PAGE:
Google finally wakes up to developers gaining information on all installed Android apps, and moves to restrict the practice

Android Apps Permission
Apps from Play Store cannot easily access list of installed apps. Pic credit: Pexels/Pixabay

Google appears to have finally realized that all apps should not have ready access to the installed apps list on an Android smartphone. The Android OS maker is now mending its ways and restricting the availability of the feature.

App developers should not have easy and open access to the name and type of apps an Android smartphone user has installed on the device. Now, Google is putting in security restrictions that prevent rampant use or abuse of the facility.

Android 11’s new ‘Query_All_Packages’ permission flagged as “sensitive” on the Play Store:

Starting this May, Google’s review process will restrict access to an important backend feature to apps the company feels truly need it. As the name suggests, Query_All_Packages lets an app read the entire app list on any Android smartphone.

Google has updated its Developer Program Policy and now considers the installed app list to be “personal and sensitive user data”. Hence, the company will be restricting which apps can gain access to the same.

Gaining access to merely the list of apps may seem innocent. However, the list can contain all sorts of sensitive information. This can include a person’s dating preferences, banking information, password management, political affiliation.

Simply put, a complete list of installed apps can reveal a lot of clues about a person. More importantly, malicious code writers could gain valuable information to conduct social engineering attacks.

Starting from May 5th, 2021, Android app developers will have to provide a very good reason for why Google should let them access such information. The Sensitive tag would automatically activate if developers seek the ‘Query_All_Packages’ permission.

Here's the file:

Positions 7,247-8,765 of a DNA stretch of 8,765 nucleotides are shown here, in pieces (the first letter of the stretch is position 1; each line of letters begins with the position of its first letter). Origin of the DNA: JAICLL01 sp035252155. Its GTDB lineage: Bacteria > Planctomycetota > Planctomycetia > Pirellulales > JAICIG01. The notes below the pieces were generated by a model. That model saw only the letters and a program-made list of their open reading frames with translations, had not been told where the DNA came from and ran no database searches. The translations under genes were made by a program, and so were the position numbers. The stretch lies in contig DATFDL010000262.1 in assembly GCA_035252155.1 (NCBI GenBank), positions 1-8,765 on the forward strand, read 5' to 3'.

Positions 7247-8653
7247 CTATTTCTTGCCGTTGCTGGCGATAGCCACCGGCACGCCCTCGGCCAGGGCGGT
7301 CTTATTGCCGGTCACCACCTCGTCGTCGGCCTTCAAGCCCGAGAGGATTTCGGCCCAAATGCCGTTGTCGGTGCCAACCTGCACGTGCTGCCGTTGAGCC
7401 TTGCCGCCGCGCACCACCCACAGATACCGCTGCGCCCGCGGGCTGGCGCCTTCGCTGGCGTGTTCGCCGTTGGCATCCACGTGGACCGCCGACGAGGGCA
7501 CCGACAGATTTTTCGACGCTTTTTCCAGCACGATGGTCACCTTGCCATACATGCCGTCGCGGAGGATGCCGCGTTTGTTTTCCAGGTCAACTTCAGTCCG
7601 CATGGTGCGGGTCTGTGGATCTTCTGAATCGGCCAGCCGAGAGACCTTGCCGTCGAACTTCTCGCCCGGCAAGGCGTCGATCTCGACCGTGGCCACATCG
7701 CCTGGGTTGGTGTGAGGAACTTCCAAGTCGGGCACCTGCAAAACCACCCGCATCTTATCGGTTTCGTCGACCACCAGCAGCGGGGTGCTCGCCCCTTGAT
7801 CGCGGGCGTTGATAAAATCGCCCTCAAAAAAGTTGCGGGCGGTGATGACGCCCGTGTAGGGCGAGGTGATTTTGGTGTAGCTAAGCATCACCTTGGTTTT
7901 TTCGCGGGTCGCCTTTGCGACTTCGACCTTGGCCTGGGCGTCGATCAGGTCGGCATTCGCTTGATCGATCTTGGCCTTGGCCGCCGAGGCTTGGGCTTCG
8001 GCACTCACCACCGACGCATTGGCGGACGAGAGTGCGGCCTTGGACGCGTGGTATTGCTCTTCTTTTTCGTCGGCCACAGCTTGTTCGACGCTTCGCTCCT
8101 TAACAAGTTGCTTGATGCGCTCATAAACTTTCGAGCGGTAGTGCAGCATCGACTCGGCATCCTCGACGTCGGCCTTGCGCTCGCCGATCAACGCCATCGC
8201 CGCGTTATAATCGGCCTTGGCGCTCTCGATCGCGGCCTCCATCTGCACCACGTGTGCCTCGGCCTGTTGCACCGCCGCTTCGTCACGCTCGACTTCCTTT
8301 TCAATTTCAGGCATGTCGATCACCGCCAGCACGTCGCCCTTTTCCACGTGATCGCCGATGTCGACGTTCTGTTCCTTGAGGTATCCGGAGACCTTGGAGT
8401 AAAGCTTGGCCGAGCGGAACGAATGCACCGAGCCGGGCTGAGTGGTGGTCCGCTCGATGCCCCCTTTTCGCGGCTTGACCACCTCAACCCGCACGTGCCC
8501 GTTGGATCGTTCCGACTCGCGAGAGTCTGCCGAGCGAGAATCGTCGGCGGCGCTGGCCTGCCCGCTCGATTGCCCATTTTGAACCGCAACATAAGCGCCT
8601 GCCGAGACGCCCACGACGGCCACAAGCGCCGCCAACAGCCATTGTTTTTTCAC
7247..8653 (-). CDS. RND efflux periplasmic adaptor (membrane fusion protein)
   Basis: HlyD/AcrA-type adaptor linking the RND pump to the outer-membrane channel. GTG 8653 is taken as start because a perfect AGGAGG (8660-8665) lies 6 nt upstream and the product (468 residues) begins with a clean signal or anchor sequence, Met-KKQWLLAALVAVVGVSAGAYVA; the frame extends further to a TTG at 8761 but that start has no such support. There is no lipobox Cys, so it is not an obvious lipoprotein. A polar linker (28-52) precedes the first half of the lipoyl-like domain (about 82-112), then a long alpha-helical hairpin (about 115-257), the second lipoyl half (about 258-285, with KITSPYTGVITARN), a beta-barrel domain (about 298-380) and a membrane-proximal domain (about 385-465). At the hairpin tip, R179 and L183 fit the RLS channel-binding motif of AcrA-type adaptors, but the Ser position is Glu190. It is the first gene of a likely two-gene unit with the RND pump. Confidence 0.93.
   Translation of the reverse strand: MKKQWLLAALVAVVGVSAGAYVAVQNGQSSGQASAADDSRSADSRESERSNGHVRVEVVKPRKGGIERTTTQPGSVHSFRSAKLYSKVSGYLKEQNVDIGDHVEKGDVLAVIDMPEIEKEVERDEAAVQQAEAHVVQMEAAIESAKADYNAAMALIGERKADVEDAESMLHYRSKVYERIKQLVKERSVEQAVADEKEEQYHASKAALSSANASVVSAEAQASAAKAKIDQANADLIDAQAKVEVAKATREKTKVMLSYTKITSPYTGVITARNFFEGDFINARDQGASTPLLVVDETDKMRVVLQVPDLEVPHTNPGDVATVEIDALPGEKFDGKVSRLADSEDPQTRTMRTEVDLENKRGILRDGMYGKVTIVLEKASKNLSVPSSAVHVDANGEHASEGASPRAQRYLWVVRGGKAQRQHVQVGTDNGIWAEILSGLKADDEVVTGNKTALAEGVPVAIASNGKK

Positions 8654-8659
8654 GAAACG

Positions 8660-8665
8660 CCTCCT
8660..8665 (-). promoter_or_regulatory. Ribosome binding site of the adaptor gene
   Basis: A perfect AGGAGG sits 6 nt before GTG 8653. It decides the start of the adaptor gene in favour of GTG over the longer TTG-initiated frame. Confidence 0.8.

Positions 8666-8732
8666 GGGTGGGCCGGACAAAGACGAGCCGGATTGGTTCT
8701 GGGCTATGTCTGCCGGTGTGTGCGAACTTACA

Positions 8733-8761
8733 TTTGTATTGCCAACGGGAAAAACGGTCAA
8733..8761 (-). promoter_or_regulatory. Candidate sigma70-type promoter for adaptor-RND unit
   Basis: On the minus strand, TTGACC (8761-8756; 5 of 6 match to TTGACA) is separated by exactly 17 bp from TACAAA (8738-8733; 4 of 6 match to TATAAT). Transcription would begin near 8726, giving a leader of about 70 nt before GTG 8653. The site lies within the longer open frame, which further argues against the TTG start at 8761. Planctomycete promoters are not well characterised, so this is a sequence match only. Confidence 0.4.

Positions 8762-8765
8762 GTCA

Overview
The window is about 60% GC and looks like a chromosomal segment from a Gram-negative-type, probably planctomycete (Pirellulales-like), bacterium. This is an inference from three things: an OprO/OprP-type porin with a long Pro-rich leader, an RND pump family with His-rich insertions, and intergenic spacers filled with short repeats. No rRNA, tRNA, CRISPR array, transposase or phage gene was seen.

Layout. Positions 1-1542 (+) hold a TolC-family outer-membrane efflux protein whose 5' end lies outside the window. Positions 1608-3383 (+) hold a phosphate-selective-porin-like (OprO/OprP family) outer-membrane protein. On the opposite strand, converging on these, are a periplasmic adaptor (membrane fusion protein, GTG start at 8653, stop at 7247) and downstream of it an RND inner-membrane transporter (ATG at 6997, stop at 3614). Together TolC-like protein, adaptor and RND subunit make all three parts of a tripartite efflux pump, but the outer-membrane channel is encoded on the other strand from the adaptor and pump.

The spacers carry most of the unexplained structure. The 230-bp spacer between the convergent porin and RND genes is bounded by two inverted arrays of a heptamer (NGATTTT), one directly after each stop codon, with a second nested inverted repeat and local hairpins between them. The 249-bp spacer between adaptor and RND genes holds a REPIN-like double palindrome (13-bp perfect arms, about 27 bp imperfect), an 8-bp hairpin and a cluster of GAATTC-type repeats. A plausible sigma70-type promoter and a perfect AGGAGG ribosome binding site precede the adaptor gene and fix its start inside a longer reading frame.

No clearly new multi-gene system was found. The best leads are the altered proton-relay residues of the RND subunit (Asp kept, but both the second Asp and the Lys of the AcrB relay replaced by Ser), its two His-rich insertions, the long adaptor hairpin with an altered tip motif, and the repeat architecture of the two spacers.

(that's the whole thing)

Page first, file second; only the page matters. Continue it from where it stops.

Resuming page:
Google has set some obvious exceptions to the rule, and there’s some time for Android apps:

Starting May this year, apps can only use the ‘Query_All_Packages’ permission only if their “core user-facing functionality or purpose, requires broad visibility into installed apps on the user’s device.”

File managers, browsers, and antivirus apps need the data “for awareness or interoperability purposes”. Hence such apps would gain access to the permission. Additionally, banking apps, digital wallet apps, and any other app involve “financial transaction functionality”. Hence, they need the permission “for security-based purposes”.

Moving ahead, Google could start removing or restricting the availability of apps that do not have a valid and justifiable reason to access the permission. The Play Store owner is mandating all developers (who wish to keep access) to complete a declaration form justifying their use of it.

It is not clear why Google would keep such sensitive information open for all developers to simply reach and grab. Incidentally, even though Google has added the restriction this year, its effectiveness will reportedly come into play starting next year.

Google has added the ‘Query_All_Packages’ permission in Android 11. Hence, it only applies to apps targeting Android 11’s API level, which is “API Level 30”. Needless to add, there aren’t many apps that qualify.

Once Android 11 is a year old, the Play Store will make API level 30 the minimum for updating apps. In other words, seeking Query_All_Packages permission will become mandatory starting next year.

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